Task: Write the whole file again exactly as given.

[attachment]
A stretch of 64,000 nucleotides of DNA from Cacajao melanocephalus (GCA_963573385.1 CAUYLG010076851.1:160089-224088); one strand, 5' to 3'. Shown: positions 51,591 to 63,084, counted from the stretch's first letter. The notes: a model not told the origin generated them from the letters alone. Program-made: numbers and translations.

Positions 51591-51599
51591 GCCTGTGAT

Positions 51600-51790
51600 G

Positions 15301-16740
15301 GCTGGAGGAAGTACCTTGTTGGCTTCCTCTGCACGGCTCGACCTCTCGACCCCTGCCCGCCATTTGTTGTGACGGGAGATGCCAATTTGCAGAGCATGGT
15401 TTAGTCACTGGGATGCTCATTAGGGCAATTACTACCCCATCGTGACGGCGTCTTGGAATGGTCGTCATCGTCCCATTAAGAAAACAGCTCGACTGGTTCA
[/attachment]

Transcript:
A stretch of 64,000 nucleotides of DNA from Cacajao melanocephalus (GCA_963573385.1 CAUYLG010076851.1:160089-224088); one strand, 5' to 3'. Shown: positions 51,591 to 63,084, counted from the stretch's first letter. The notes: a model not told the origin generated them from the letters alone. Program-made: numbers and translations.

Positions 51591-51599
51591 GCCTGTGAT

Positions 51600-51790
51600 G

Positions 15301-16740
15301 GCTGGAGGAAGTACCTTGTTGGCTTCCTCTGCACGGCTCGACCTCTCGACCCCTGCCCGCCATTTGTTGTGACGGGAGATGCCAATTTGCAGAGCATGGT
15401 TTAGTCACTGGGATGCTCATTAGGGCAATTACTACCCCATCGTGACGGCGTCTTGGAATGGTCGTCATCGTCCCATTAAGAAAACAGCTCGACTGGTTCA